Pleurisy is an inflammation of the pleura, a serous membrane which envelopes the lungs and also lines the inside of the chest. It may be acute or chronic, and milk or severe. The disease may be limited to one side of the chest or it may include both the sides.
Like any other viral infection, pleurisy can occur in small epidemics. The disease is quite common in young children,but it is generally secondary to pneumonia and usually follows the wrong treatment of the latter.
The membrane that cover the lung is called pleura. The outer membrane, known as ' parietal pleura' , covers the inner wall of the chest wall and the inner membrane, known as the 'visceral pleura', covers the substance of the lungs. There is a capillary space between the two membranes, which is filled with fluid and enables the lungs to move freely in the chest. The parietal membrane is reflected from the chest wall to cover the upper surface ofthe diaphragm, and in the midline, it covers the mediastinum, the partition which seperates the two sides of the chest and contains the heart, great vessels and other structures which run through the thorax.
The onset of pleurisy is sudden. It is generally marked by a sharp and stabbing pain, which may be felt in any parh of the chest wall or cover the diaphragm. Deep breathing or coughing increases the pain. In many cases, the disease begins with a chill, followed by congestion of the pleura and later by fever. The degree of the fever determines the severity of the disease.
The inflammation of pleura chokes the circulation within the tissues. Breathing becomes difficult due to the clogging of air circulation, and by pain and swelling within the chest. Later an abnormal amount of fluid collects between the two layers of pleura. It is called pleural effusion. After absorption of pleural effusion or after a drainage of the effusion, the pressure is lowered, the pain is reduced , and the child feels relieved. The child is sometimes affected by dry pleurisy, a form where there is little or no effusion. Thirdly the effusion may be circumscribed and mix with blood, or be of a dirty brown colour with an offensive odour, leading to much suffering.
The most common among the immediate causes of pleurisy is that of ' common cold.', followed by congestion and swelling of the pleural membrane. Germs of putrefaction can be located later in the ooze of serum from the tissue. The disease may be a complication of pneumonia. In a few cases, the disease may also occur in rheumatic fever, uraemia and other conditions.
The child-patient should be kept in bed until the temperature becomes normal and remains so for several days. At the first sign of the disease, hot fomentations should be applied to the chest directly over the painful area twice or thrice daily. These should be thick and large, and must be applied under the arm from sternum to spine while the patient lies on the opposite side. The procedure for these applications has been explained in the Appendix. They should be continued till the pain is relieved. The movement of Strapping the chest with tight muslin should restrict lungs bandage or adhesive plaster. Ice bags should never be applied to the chest in pleurisy. Radiant heat may be applied to the chest after convalescence to absorb exudate. Prolonged neutral immersion bath at night three times a week will also be beneficial. The procedure for taking this bath has been explained in the Appendix.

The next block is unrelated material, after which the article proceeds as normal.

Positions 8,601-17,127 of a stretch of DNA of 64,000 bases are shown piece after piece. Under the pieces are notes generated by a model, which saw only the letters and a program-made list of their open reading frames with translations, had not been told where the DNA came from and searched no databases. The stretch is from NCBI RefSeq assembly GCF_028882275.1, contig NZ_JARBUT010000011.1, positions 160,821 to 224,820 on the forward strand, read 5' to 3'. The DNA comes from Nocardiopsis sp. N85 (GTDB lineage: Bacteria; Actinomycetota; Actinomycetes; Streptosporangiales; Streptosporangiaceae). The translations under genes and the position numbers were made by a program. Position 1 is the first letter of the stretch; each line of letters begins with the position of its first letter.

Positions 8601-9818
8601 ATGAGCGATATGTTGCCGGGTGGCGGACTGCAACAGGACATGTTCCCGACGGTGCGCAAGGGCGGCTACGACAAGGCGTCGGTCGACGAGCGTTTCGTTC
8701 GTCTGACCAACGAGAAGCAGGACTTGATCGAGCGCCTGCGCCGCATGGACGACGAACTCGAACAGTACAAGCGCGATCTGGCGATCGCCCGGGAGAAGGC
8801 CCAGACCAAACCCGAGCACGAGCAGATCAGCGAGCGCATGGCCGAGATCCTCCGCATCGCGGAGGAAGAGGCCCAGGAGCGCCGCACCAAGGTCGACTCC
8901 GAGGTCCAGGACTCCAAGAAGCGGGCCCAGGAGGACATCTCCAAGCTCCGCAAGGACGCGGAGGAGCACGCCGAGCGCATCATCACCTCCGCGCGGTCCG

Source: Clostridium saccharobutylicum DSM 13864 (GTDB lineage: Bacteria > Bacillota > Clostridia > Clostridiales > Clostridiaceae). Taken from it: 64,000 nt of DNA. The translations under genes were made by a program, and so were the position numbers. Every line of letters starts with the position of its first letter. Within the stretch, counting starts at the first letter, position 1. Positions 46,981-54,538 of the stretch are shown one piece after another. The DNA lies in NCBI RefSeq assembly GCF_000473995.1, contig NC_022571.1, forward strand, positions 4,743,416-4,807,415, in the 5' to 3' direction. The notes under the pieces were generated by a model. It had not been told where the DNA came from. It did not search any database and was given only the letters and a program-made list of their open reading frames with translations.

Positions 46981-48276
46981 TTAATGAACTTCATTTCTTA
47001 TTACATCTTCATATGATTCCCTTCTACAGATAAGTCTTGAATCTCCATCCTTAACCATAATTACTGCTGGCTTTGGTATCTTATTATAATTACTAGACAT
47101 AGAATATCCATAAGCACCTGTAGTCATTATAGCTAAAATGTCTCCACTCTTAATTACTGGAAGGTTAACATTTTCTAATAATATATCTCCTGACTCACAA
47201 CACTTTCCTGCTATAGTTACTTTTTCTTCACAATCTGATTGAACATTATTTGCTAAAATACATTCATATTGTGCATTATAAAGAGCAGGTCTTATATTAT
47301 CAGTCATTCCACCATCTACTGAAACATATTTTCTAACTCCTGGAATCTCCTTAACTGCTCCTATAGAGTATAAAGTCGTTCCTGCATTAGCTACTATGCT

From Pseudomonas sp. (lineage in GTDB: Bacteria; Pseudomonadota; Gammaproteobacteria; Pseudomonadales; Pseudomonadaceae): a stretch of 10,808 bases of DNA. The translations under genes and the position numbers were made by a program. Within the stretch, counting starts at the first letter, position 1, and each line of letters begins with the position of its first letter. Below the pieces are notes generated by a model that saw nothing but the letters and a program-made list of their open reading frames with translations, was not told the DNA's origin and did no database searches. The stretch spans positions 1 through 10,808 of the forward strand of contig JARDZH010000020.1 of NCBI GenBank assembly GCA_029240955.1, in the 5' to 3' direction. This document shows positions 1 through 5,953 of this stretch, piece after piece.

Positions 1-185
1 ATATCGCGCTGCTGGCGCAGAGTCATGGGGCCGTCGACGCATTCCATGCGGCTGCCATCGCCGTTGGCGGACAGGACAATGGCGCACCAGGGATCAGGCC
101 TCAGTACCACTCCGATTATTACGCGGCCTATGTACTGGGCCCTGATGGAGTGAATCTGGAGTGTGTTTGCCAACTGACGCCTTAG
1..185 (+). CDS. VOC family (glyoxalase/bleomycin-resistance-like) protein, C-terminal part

The child-patient should be given only liquid diet till the acute symptoms are over. Orange juice mixed with warm water will be especially beneficial. Minimum two or three glasses of water should be given daily for the first few days. The quantity of water should be gradually increased to four or five more glasses each day. It would be helpful if the child-patient is persuaded to take hot-water enema daily during this period.
After the acute symptoms have subsided, the child-patient should be put on an exclusive fresh fruit diet for further two or three days. In this regime, he should take fresh juicy fruits such as orange, apple, pineapple, and papaya. Thereafter, he may be allowed to embark upon a well-balanced diet according to his age. The emphasis should be on whole-grain cereals, fresh fruits and lightly-cooked vegetables.
Certain home remedies have been found beneficial in the treatment of pleurisy. The use of celery (Ajwain-ka-patta) is one such remedy. It is known to have antispasmodic properties. The seeds of this plant are also useful in treating this infection.
The use of the herb hog weed (punarnava) is beneficial in the treatment of pleurisy. It helps remove catarrhal matter and phelgm from the bronchial tubes. The powder of the root can be taken in small quantities three times a day.
Linseed (alsi) is also valuable in this disease. A loose poultice of the seeds can be applied with excellent results. The counter- irritant effect of the poultice can be enhanced by dusting mustard powder over it.
As soon as the patient has gained slightly in strength, he should undertake moderate exercise as a routine, avoiding fatigue. Air bath, sun bath and dry friction bath are of particular importance. If there is any particular disease present along with pleurisy,whether as a causative or as a complicating condition, the same should also be given appropriate attention.
Chronic pleurisy should be treated in the same manner with regards to diet and the application of the heat. All efforts should be made to increase the vitality, reduce toxaemia and restore normal freedom of chest movements.